GLENDALE, Ariz. — The 11th installment of the “American Worldview” survey conducted by Dr. George Barna and the Cultural Research Center at Arizona Christian University has found that many professing Christians are being shaped by the culture instead of biblical truth.
“As Christians, we are called to be ‘salt and light;’ to transform the culture around us by sharing biblical principles and living according to God’s truth. This latest research shows just the opposite is occurring,” lamented university President Len Munsil in a statement.
As previously reported, the Center surveyed 2,000 adults at random in January for its American Worldview Inventory study, interviewing those of all ages, ethnicities, beliefs and political persuasions on the telephone or online.
In its 11th report, “Churches and Worldview,” the Center analyzed the responses of those who identified as evangelical, Pentecostal/charismatic, mainline Protestant and Roman Catholic. It found that between one-third to a half of evangelicals hold to beliefs that are antithetical to the Bible.
“A majority (52%) of evangelicals reject absolute moral truth; 61% do not read the Bible on a daily basis; 75% believe that people are basically good,” the report outlines.
And “[w]hile elevating the essence of man to goodness, they have also radically humanized Jesus Christ — 43% believe He sinned while on earth — and demoted the Holy Spirit to symbolic status (58%).”
Half do not believe sex before marriage is sinful, and 40% think lying is okay if done to protect one’s reputation or advance their personal interests. 34% agreed that abortion is acceptable if it spares the woman financial hardship or emotional discomfort.
Pentecostals and charismatics were likewise concerning, as “[t]wo-thirds (69%) reject absolute moral truth; 54% are unwilling to define human life as sacred, with half claiming the Bible is ambiguous in its teaching about abortion, and 69% say they prefer socialism to capitalism.” Further, the Center notes, “[a] full 45% did not meet the definition of born-again Christians.”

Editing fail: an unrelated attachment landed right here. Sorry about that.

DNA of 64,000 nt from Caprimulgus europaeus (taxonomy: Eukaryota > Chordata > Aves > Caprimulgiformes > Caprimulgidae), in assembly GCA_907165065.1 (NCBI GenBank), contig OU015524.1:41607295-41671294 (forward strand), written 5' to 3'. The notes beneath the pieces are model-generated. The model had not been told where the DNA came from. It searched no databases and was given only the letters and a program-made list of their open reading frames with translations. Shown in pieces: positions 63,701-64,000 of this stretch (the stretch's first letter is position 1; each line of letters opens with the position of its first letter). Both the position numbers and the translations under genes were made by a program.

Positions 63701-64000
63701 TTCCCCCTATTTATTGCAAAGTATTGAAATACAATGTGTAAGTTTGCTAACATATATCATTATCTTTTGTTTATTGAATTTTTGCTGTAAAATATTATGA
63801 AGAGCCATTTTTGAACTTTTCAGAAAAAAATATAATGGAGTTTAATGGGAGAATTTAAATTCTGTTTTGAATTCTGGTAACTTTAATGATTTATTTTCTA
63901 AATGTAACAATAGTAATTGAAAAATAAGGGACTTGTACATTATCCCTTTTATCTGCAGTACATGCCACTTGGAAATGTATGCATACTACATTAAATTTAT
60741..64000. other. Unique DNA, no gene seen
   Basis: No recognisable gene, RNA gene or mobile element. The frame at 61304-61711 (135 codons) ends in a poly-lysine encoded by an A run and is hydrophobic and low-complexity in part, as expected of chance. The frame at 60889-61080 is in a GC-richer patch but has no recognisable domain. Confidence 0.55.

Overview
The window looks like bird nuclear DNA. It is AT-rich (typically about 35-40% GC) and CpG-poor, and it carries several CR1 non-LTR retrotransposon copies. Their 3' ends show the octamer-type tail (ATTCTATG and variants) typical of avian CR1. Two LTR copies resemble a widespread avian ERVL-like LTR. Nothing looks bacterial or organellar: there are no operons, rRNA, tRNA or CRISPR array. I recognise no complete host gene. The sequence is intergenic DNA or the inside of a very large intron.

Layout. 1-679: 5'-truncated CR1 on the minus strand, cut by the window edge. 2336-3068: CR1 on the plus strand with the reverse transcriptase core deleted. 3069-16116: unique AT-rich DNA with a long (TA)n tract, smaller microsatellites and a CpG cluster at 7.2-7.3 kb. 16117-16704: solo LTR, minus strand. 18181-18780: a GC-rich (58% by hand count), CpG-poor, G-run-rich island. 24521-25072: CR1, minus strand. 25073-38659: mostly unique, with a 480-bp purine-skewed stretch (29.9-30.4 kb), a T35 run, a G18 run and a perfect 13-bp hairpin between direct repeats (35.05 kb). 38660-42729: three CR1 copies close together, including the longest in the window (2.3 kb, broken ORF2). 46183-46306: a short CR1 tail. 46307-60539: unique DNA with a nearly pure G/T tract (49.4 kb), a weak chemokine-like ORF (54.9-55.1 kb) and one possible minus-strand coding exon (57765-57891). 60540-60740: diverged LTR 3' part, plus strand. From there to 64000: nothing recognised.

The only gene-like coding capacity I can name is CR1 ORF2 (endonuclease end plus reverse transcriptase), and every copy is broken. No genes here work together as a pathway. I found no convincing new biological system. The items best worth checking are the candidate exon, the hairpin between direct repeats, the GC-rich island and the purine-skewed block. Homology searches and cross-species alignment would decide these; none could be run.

Not surprisingly, mainline Protestants showed the greatest departure from orthodoxy, as 60% of those surveyed held to beliefs that directly conflict with the Bible.
“Their customized belief system revolves around three key values: truth and morality are decided by the individual, not God or the Bible; life has no inherent value or purpose, so individuals should pursue personal happiness or satisfaction; and traditional religious practices are no longer seen as central or essential to their Christian faith,” the Center explains.
And for six common practices among Christians, such as the daily confession of one’s sins unto God, praying and reading the Bible every day, and seeking the Lord’s will for their lives, mainline Protestants didn’t generate even 50% in participation (13% said they read the Bible daily, 33% confess their sins each day, 49% pray every day, and 38% seek God’s will on a daily basis.)
Catholics surveyed held to mindsets that were more akin to mainline Protestants than evangelicals. 84% said that they believe that people are basically good, 84% opined that it doesn’t matter what kind of faith you identify with, and 69% rejected absolute moral truth.
“They are the segment of the Christian community most likely to believe that a person can earn salvation by being a good enough person or by doing enough good deeds throughout their lifetime,” the report also states. And, “[t]hey are the most likely to accept speeding, sexual relations outside of marriage, lying, and refusal to repay a loan as morally acceptable behaviors.”
“What we are seeing is an American Christianity that is rapidly conforming to the values of a post-Christian secular culture,” Munsil mourned. “As a nation we are in need of a reset first to change the direction of individual Christians, and, ultimately, to transform culture.”
“It’s one thing for Americans to be confused on the finer points or even hotly debated elements of theology,” Barna added. “But for Americans to misunderstand or to flat out reject the Bible as a foundational source of truth and moral guidance, to reject salvation by grace alone, and to reject core doctrines of the Christian faith points to a major crisis in our society.”
The late Princeton theology professor B.B. Warfield once stated, “If everything that is called Christianity in these days is Christianity, then there is no such thing as Christianity. A name applied indiscriminately to everything designates nothing.”